From the moment he arrived in New York City as Jin-Woo Kim, he had set to work on constructing a new self, becoming Stephen J. Kim, a successful immigrant with Ivy League degrees who advised the White House and was privy to some of the nation’s most sensitive secrets. Now, he told me, he had to deconstruct that identity.
“My reputation is gone,” he said over dinner at a Japanese restaurant in Reston. “I don’t have any power. I am not a human being. I am the property of the state.”
He picked up a plate and held it aloft. “I am like this,” he said. “I don’t have rights. There’s no Stephen Kim. It’s erased. I am prisoner number whatever.”
When the lease on his Reston apartment came to an end, he moved into a spare room in a friend-of-a-friend’s apartment. Then he had to move again, into another apartment — this one with a mattress on the floor and a lamp — belonging to another friend of a friend. Finally he received a call from an official in the corrections system. “We have your designation,” the official said. “You got the Cumberland camp.”
Cumberland, in western Maryland, had its share of famous inmates, including Bernard Kerik, the former New York Police Department commissioner, and the lobbyist Jack Abramoff. Kim’s lawyer had represented Abramoff, so they talked on the phone before he went in; among other things, Abramoff gave him advice on how to stay out of trouble.
A handful of Kim’s friends quickly arranged a farewell party at one of their homes. As Kim dined on what would be his last big Korean meal for a while — marinated beef, known as bulgogi, and kimchi, a spicy side dish — the dozen or so guests drank generous quantities of beer and whisky and watched fireworks explode overhead. Kim’s going-to-prison party coincided with the Fourth of July.
His last hours of freedom were restless, much of the time spent exchanging text messages with his son.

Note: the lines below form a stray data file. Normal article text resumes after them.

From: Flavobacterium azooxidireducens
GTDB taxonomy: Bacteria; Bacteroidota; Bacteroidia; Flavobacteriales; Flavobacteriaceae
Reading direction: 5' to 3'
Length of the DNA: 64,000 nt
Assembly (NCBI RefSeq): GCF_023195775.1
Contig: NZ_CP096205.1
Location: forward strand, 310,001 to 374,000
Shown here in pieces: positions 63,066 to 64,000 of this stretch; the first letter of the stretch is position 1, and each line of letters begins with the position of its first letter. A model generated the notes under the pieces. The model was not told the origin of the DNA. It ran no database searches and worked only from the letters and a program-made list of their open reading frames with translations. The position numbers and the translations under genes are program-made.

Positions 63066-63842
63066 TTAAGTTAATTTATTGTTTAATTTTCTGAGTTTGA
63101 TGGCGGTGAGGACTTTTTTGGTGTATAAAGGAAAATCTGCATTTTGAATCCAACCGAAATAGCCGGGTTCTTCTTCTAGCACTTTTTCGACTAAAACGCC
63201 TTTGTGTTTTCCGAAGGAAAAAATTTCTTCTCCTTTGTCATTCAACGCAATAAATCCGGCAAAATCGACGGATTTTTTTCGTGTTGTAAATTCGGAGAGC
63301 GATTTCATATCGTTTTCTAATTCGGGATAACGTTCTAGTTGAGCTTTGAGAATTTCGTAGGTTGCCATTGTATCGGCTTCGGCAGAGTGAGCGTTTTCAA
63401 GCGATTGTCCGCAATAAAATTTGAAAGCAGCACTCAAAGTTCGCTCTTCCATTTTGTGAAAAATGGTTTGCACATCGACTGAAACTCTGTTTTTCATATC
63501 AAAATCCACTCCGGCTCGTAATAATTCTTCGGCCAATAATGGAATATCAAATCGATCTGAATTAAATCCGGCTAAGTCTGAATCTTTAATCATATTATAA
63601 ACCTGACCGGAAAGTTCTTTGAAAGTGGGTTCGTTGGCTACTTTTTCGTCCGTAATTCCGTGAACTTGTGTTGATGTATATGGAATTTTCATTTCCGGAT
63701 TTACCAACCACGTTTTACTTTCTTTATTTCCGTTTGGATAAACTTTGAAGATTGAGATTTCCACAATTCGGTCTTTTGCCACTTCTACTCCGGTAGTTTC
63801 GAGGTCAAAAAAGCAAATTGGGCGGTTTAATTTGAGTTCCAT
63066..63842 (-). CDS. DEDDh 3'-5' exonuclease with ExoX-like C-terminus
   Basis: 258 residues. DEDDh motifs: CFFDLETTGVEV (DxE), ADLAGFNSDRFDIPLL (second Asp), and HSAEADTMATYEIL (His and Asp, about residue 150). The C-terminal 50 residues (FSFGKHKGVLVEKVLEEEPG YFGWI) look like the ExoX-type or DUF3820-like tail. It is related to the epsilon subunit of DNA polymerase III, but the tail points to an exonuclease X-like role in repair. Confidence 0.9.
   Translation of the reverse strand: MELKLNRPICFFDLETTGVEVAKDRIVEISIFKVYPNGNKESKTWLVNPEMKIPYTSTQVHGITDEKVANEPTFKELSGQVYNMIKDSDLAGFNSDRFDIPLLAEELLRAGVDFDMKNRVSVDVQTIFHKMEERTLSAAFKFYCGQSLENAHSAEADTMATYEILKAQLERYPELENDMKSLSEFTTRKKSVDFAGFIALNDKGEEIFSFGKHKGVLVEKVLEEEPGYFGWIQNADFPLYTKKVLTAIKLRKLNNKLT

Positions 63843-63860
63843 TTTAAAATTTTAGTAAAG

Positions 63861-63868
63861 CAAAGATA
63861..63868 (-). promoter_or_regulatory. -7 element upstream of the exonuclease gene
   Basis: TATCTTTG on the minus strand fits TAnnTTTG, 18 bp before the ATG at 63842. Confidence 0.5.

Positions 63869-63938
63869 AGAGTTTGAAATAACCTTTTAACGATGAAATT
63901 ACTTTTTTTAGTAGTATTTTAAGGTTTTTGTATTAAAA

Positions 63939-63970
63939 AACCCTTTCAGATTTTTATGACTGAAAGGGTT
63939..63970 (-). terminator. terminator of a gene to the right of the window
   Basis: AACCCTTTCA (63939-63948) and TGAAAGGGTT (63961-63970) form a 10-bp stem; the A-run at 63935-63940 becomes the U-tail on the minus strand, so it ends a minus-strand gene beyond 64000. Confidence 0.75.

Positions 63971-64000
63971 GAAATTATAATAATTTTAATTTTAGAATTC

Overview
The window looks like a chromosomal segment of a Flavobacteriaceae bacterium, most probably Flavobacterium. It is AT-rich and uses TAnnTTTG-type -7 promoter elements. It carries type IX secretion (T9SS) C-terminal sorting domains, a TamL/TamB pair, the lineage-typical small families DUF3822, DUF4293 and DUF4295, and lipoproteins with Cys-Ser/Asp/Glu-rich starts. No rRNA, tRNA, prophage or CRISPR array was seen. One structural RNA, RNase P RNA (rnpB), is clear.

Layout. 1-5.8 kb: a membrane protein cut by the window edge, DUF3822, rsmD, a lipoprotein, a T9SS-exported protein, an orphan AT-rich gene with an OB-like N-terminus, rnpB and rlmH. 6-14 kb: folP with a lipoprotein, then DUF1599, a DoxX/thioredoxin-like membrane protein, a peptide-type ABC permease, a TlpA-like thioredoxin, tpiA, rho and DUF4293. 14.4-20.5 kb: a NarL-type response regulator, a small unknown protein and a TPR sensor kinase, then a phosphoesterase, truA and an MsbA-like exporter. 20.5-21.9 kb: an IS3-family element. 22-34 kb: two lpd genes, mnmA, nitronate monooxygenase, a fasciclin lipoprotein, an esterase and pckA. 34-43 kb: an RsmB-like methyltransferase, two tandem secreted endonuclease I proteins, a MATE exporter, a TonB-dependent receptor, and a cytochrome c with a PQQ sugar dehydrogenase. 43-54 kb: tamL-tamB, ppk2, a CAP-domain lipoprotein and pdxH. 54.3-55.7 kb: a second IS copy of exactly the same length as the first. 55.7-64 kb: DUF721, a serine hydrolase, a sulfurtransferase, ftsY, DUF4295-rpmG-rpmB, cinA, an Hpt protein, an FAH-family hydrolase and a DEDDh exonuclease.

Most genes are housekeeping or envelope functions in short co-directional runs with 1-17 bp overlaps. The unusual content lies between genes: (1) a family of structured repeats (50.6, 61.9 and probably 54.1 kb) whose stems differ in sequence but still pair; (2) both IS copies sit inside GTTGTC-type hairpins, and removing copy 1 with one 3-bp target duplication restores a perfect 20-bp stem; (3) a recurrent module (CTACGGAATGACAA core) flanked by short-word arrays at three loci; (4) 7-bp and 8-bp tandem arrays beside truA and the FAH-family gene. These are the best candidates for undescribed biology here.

“Today is Sunday here,” he wrote. “It will be my last day and then I sleep and wake up real early around 4:30 and get ready to leave here at 6 am so that I can report to Cumberland by 10 am.”
His son responded with emoticons that showed tears streaming from an emoji’s face.
Kim texted a list of things to keep in mind.
“First, don’t ever get down,” he began.
Write lots of letters. Study hard and joyfully. Make good friends. Don’t lose hope.
He continued to text through the night.
“Don’t be sad.”
“Be a good man.”
His friends arrived at 5:30 in the morning. Kim dressed in a white shirt and beige trousers. One of his friends jokingly offered to swap shoes, because Kim’s loafers were nicer and he couldn’t wear them in prison.
The drive took about three hours, a journey through rolling farmland along stretches of two-lane roads. Kim barely talked. In Cumberland, they stopped at a café for breakfast. One of the friends, a Catholic priest, recited Psalm 31 before the omelets and pancakes arrived. A few more jokes were told — someone said they would all be glad to frequently visit the prison because there was a good public golf course nearby.
The prison camp, a few miles outside the town, has no barbed wire. It resembles, from the outside, a well-kept recreation center. Getting his first glimpse of his new home, Kim saw an inmate mowing a lawn on a small tractor. “I wish they’d give me that job,” he smiled.
The intake for new inmates was located in an adjacent medium security facility ringed with concertina wire. Pulling into its parking lot, the car stereo was playing classical music. Nobody spoke. Kim’s friends walked him to the entrance and said goodbye. There were no tears, no drama, just as he’d requested. Inside, a guard told Kim to take a seat. He waited to begin his new life as prisoner 33315-016.